Ph.D. (Doctor of Philosophy)
Department of Economics
Investments--Social aspects; Investments--Moral and ethical aspects
This dissertation is an exploratory study of financial market implications of social influences on probability judgments. We put forward a preliminary model of social influence on judgments and empirically investigate a conjecture inspired by our simulation results. Our model is an initial tentative attempt at devising an asset pricing model that incorporates social influences on probability judgments. A decision maker is just a name given to a utility function which is maximized subject to a model, where a model of an agent is his belief regarding the transition law linking the state variable to the control. There is strong empirical evidence that markets have internal dynamics of their own and over the last two decades a series of phenomena that are anomalies under rational expectations finance have been documented. Furthermore, the conclusions from empirical time series literature is that most macroeconomic time series relations are non-stationary with structural instability, hence making it impossible for any agent to have the kind of structural knowledge that the theory demands. Hence, all decision makers face ambiguity. Social psychologists have extensively studied the link between decisions made by an individual under ambiguity and his social context and have documented that social context has a strong influence on an individual's decisions and especially so under ambiguity. This means that economic phenomena under ambiguity are in essence socioeconomic phenomena demanding that we consider both individual economic incentives as well as the social context as the determinant of human behavior. So, a decision maker under ambiguity is a utility function which is maximized subject to a model that is open to social influence. This dissertation carries out this modification and puts forward a preliminary model of social interactions under ambiguity. The time series generated by the model displays the stylized facts observed in the financial time series that are considered as puzzling or paradoxical under rational expectations based modern finance. The stylized facts generated by our model are volatility clustering and fat tails in returns distribution. Our model is also consistent with a number of other phenomena observed in financial markets such as asymmetric volatility over a business cycle, the Ramadan effect and time varying kurtosis.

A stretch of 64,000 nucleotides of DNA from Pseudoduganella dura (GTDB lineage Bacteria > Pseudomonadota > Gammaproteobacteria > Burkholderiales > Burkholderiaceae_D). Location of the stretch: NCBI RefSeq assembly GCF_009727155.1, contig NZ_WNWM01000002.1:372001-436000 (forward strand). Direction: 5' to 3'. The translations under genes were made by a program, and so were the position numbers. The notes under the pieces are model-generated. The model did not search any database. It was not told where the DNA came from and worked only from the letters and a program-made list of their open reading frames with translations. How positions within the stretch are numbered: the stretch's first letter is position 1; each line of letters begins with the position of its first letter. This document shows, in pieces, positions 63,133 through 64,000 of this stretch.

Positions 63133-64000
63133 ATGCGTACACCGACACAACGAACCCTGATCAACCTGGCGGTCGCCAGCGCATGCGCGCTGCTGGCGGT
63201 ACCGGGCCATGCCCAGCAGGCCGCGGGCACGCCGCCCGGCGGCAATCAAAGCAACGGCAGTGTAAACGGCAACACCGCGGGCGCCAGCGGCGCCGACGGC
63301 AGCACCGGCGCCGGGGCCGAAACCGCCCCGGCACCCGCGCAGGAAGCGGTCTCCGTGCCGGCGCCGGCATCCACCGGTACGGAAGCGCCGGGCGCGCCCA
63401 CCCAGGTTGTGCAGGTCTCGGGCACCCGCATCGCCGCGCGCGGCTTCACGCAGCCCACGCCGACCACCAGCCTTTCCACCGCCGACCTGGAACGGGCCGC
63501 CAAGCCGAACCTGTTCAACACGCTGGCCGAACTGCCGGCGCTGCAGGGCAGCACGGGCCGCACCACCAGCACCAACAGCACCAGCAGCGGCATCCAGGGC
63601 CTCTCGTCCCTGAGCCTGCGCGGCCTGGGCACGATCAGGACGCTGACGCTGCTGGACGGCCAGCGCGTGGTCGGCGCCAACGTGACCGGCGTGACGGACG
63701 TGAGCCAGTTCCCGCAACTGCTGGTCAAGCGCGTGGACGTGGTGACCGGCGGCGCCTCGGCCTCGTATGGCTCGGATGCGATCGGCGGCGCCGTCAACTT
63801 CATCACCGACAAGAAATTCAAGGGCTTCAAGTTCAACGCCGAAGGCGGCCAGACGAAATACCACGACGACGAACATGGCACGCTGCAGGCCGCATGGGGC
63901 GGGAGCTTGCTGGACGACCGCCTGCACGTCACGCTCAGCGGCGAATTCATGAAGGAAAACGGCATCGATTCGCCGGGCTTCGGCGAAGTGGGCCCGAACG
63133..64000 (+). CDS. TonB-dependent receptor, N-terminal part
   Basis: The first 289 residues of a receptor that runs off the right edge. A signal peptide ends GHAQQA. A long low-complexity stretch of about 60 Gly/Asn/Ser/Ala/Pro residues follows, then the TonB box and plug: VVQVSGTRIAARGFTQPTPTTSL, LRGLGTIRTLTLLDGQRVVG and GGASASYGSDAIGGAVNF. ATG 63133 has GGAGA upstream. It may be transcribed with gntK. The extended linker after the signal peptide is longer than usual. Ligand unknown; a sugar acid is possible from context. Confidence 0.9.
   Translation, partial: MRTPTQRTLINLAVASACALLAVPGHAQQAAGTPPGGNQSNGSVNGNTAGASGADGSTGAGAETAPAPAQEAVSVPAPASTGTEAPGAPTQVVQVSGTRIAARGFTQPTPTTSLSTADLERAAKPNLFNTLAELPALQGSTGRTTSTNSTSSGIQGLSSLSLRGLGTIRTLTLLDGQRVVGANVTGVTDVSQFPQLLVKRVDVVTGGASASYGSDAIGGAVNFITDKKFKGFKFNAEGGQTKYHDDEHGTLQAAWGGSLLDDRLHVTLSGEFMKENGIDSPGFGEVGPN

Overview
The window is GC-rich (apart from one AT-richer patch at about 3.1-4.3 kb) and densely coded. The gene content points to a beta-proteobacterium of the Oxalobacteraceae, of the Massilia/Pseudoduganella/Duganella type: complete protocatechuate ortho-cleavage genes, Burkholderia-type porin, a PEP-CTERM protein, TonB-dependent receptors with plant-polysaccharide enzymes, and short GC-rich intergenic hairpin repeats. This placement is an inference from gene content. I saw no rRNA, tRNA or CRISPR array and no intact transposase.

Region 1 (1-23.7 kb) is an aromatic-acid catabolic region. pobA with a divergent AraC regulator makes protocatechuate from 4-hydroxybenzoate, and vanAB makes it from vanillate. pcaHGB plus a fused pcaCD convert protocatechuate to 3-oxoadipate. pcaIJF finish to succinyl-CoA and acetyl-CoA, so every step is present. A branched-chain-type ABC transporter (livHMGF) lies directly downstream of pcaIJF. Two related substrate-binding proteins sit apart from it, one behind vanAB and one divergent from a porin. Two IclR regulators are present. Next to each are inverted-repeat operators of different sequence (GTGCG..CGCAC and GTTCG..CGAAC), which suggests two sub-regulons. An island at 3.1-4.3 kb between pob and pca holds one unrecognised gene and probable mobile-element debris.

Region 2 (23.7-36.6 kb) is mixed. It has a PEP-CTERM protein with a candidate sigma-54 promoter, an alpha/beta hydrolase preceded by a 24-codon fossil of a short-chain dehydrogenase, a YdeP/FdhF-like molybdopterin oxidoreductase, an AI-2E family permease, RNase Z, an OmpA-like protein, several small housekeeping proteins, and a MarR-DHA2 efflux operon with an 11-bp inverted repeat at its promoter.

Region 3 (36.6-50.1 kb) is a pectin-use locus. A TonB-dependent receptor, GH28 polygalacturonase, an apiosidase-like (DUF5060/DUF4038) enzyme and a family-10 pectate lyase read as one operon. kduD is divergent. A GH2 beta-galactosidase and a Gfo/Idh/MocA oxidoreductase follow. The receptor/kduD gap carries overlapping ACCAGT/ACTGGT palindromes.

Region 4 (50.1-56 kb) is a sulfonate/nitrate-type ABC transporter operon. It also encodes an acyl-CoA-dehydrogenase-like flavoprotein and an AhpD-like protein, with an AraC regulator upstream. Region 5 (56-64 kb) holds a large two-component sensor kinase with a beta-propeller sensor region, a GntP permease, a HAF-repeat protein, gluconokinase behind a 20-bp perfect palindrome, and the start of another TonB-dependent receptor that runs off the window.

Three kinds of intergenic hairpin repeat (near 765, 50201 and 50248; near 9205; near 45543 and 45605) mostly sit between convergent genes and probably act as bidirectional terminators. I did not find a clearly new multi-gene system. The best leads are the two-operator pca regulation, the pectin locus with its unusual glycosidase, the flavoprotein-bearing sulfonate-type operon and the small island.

Siddiqi, Hammad A., "Social influence on probability judgements and the puzzling stylized facts in markets" (2005). Graduate Research Theses & Dissertations. 4950.
viii, 123 pages
Northern Illinois University
Rights Statement 2
NIU theses are protected by copyright. They may be viewed from Huskie Commons for any purpose, but reproduction or distribution in any format is prohibited without the written permission of the authors.